Submission:A successful submission consists of (1) a 1-2 page description of the approach used, (2) Matlab code, and (3) at most one data file.

The competition committee will write an overview document, which will be published in the proceedings, that will describe the competition and the data and will show the final results. It will also list the names of the team members that submitted the three best algorithms.

The description of the method provided by each team needs to include the names of all team members and their associated host institution(s). It must also follow the MLSP submission format except that it is acceptable if the method has already been published, for sake of consistency it must use the mathematical notation below (notation not defined below can be selected as desired), the number of pages is limited to two, and the title should be, "MLSP 2009 Data Analysis Competition: Team # < team number >." This document should focus on the submitted algorithm since the overview document will describe the competition and the data.



The Matlab code must adhere to the following requirements. The code must not issue any write commands. The code must only consist of regular uncompiled Matlab code (e.g., P-code, mex files, and compiled code are forbidden). Each team's code is expected to accept a single (N x 1) cell input variable, which has the same format as the training data. Namely, all data are represented by 8-bit unsigned integers and the ith element of the cell variable is either an RGB color image or a grayscale image. The size of the images can differ from one image to the next. Each team's code is expected to output three variables. The first is an (N x 2) matrix that gives the x-coordinates (first column) and the y-coordinates (second column) of the single pixel of each of the N images that is most likely to be contained within the target given that a target exists in the image. The second output variable is an (N x 1) vector of real numbers. The third output variable is a (1 x 1) threshold. An algorithm indicates that image i contains a target by choosing a value for the ith element of the second output variable and a value for the third output variable such that that the former is larger than the latter. The ith element of the second output variable can represent, e.g., the probability that pixel (x,y) of image i is contained in the target, which is given by,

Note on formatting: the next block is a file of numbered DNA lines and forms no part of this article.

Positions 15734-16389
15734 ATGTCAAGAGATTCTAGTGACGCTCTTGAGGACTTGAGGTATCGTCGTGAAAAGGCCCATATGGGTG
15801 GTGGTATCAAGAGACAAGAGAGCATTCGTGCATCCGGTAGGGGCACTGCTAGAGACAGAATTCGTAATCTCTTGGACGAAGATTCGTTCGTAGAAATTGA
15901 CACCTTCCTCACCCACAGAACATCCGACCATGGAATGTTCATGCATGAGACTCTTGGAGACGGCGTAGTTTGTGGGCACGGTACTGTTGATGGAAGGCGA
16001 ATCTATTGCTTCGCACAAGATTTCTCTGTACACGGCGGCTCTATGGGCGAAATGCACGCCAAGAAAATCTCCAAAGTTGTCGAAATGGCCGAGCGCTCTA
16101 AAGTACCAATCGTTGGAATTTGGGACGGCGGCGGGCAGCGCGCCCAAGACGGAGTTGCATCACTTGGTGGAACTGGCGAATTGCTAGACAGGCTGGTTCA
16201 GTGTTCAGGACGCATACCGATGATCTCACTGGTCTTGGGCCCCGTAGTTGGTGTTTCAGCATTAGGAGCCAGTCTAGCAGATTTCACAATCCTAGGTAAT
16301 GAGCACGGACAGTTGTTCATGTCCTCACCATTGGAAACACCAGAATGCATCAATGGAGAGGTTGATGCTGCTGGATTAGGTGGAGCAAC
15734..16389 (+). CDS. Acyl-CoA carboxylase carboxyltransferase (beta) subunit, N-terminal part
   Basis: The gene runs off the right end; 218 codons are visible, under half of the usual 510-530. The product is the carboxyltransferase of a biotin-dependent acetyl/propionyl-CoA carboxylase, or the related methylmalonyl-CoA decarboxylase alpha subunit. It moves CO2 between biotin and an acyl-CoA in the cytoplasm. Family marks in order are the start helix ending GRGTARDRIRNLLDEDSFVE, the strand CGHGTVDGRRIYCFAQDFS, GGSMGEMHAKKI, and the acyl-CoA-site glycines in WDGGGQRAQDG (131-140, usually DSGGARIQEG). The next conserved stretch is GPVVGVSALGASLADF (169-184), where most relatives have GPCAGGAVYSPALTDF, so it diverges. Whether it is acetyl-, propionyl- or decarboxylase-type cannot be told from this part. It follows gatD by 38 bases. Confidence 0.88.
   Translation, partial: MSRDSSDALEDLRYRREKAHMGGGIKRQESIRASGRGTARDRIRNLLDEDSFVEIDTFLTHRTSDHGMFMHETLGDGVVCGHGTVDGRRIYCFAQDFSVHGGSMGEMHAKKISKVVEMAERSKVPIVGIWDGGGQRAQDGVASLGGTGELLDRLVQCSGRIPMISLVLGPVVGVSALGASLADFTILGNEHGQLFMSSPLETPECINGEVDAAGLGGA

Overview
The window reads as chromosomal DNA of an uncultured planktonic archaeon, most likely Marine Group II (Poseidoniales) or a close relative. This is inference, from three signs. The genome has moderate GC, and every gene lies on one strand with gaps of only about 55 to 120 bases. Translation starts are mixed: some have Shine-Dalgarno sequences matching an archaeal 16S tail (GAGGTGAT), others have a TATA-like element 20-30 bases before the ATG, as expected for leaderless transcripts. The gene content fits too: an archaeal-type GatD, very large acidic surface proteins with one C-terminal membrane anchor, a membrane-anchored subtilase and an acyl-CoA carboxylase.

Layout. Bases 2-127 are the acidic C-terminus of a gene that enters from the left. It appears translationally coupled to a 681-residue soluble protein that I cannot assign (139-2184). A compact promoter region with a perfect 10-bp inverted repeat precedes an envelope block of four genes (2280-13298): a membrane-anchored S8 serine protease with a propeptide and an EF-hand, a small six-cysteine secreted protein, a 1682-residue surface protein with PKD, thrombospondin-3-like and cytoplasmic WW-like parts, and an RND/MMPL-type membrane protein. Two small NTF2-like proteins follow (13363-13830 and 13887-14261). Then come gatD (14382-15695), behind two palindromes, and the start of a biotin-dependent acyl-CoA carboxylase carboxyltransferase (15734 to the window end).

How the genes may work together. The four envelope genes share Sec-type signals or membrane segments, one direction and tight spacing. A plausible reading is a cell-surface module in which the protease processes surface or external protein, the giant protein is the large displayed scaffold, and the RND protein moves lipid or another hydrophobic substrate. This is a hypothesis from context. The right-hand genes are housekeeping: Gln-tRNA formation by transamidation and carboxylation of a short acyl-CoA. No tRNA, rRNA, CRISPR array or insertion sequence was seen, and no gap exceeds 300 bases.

where P(T) = 0.6 is the prior probability.

The platform that will be used for testing has the following Matlab toolboxes: Control System, Curve Fitting, Fuzzy Logic, System Identification, Image Processing, Neural Network, Optimization, Statistics, Symbolic Math, and Wavelet.
 
Sample Code:The sample code, which follows the required format described above, may be downloaded from Find_Wally.m. This algorithm is not based on machine learning principles. It is included only to help potential entrants become acquainted with the testing procedure. Run this code by loading the training data and calling the provided function,

>> load mlsp09TrainingData
>> [xy,prob,thr] = Find_Wally(inp);

Based on the values of prob and the threshold, thr, the sample algorithm determines that Wally is only in the first, fourth, and fifth images. Wally actually appears in the first, third, and fourth images. The first through fifth images respectively represent a true positive, true negative, false negative, false positive, and false positive. Notice that the fourth image represents a false positive since prob(4) > thr and the selected pixel is not contained in the target, whereas the fifth image is a false positive because prob(5) > thr and there is no target in this image. The expected utility for the sample code, based on the training data, is 5(1)-0.1(2)+1(1)-0.5(1) = 5.3.